Even though the Wilbur Wright was small -- ten stories is nothing in a city anymore -- the Wright brothers for sure would have been impressed. I was standing higher than they first flew, and I'd made the ascent without getting a single bug stuck to my teeth.

The humor balances the poignancy of Dek's own story and the tale of Sweetie Fairbairn.

If only Fredrickson's publisher would see fit to issue the Dek Elstrom books in paperback, it would be a perfect world.

Tuesday, February 21, 2012

Gerald Elias - a musical interlude (2/20/12)

Gerald Elias came by to celebrate his Daniel Jacobus series and to entertain us with music. Death and the Maiden will be released in paperback in a few months and his new book, Death and Transfiguration, is just on the horizon.

What started as a story to teach young students setting out on a musical career about the practicalities of surviving in the music world -- i.e., Devil's Trill -- has led to a new career in writing for Elias, one he juggles with his still vibrant life as a professional musician.

Here's some history of "Death and the Maiden," courtesy of Elias. It is the name of a string quartet piece by Franz Schubert. It was an expansion of an earlier, smaller work, "Der Tod und Das Mädchen," sung by a soprano. The soprano part is challenging because she must sing the parts of Death (low) and the Maiden (high). Elias recommended Marian Anderson's version. This soprano stuff is all an aside because Elias' book deals with a string quartet and that version of Schubert's work. The "intensity and relentless energy" the piece evokes lends itself well to a story of murder.

The world of the classical musician is inspirational, not just for the music but also for the scuttlebutt. Based on a true story of a fractured string quartet, Elias was inspired to craft a story that gives us a behind-the-scenes peek at that world.

Are musicians upset that Elias pulls the curtain back to reveal real human beings with real human motivations, good and bad, behind the music? No, he said, they feel a "weight lifted off their shoulders" that we readers might begin to glimpse the pressures and stresses under which they work.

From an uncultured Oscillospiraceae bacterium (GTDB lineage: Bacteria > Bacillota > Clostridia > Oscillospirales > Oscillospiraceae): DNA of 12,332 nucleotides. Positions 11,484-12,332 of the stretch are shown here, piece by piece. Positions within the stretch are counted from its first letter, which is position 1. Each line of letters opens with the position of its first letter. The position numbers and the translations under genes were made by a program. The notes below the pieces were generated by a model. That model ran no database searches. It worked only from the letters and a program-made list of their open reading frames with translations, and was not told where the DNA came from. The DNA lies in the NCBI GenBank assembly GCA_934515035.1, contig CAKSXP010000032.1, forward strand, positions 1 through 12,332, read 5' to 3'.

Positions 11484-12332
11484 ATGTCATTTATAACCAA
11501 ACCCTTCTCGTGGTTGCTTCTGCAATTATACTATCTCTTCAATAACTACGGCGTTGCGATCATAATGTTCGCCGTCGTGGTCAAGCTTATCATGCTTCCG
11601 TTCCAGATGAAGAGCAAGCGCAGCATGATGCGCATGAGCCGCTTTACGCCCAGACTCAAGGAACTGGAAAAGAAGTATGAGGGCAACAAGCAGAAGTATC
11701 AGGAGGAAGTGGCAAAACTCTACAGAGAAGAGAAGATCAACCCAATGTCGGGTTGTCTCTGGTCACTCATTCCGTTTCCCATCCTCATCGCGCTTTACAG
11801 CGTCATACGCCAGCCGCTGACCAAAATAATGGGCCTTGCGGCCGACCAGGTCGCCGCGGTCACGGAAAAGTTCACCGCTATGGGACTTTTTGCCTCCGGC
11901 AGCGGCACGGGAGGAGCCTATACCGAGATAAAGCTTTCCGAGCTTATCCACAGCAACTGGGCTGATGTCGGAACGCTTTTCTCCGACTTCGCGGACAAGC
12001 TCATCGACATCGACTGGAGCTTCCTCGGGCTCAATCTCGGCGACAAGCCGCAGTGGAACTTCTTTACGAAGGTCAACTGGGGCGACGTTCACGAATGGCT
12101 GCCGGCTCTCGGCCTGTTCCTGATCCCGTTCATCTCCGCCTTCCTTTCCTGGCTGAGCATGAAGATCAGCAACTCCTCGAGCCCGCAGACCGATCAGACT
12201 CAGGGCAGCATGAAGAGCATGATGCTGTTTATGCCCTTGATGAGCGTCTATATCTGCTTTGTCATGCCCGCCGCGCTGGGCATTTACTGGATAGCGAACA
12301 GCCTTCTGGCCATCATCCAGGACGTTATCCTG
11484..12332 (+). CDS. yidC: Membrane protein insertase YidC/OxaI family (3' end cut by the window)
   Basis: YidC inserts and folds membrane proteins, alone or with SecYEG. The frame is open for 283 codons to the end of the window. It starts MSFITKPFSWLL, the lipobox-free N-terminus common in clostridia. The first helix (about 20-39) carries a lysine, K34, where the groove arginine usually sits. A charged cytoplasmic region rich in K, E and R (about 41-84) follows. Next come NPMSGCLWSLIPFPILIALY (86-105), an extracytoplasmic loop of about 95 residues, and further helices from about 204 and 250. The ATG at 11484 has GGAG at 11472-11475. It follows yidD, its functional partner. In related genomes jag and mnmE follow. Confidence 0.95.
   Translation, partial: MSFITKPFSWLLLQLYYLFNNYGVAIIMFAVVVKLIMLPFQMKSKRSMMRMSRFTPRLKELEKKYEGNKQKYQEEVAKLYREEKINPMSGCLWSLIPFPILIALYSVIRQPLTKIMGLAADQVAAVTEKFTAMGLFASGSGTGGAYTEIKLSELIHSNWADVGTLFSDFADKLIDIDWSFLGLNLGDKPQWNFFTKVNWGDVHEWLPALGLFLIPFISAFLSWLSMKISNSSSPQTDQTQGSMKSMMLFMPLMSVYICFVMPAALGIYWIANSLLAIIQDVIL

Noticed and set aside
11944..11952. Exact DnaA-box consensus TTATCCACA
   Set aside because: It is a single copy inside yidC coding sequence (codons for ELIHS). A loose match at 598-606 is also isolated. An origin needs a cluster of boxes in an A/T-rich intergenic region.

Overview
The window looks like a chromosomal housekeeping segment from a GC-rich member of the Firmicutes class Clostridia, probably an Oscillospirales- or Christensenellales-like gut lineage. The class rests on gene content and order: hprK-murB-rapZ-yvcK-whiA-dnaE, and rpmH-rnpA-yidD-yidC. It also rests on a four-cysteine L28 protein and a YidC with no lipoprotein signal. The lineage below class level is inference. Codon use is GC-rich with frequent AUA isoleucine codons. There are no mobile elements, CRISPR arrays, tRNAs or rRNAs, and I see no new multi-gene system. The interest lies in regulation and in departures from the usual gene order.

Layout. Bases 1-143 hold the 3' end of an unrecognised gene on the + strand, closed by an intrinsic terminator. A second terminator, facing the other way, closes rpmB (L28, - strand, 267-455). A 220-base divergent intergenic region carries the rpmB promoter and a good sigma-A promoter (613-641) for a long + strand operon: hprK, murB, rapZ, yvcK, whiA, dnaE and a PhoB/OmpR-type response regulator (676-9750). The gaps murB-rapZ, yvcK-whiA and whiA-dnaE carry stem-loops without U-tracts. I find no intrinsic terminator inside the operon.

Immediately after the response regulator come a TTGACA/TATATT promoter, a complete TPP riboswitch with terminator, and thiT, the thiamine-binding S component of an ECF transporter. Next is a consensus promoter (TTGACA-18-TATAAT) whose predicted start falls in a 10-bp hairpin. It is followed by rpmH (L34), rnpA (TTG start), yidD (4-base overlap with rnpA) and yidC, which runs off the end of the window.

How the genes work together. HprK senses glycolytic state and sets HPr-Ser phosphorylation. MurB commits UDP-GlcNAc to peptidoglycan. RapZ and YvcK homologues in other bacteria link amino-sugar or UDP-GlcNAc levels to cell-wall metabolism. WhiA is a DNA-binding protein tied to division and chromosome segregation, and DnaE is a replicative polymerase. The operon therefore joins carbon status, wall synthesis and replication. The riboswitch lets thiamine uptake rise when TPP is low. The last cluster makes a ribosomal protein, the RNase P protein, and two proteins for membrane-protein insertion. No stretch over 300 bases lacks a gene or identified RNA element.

Speaking of pressures and stresses, Elias said, "The most intense musical experience is playing in a string quartet; most implode after a few years." The Julliard and Guarneri Quartets are rare quartets that have stayed together, but even the Julliard has had many personnel changes over the years. The fictional quartet in Elias' book suffers from the dissent, diverse sensibilities, and dissonance that real quartets experience.

This contentiousness and conflict is almost inevitable, Elias said, because as students "we are taught to have our own musical personality." Then most musicians must work with a group of other musicians who've had the same training. It takes a certain kind of conductor to make everyone play well in the sandbox. Conductors evince either a firm hand or a mediating one, but if he or she doesn't have a clear vision of the end product, then the result is less than sublime. Elias cited Leonard Bernstein as a conductor with a firm hand and a huge ego to guide it, but, Elias said, "He could get away with it because he was brilliant."

Why did Elias retire? As a performer he wanted to bring something better to a piece each time he played it, to understand it more. After performing for several decades, it became harder for him to "actualize the music he wanted to play," said Elias' friend, fellow violinist, and musical compatriot for the evening, Andrew Ehrlich. Repetition wears a piece down and takes its toll over time, Elias said. He wanted to "make each piece sound as if it's the world premiere."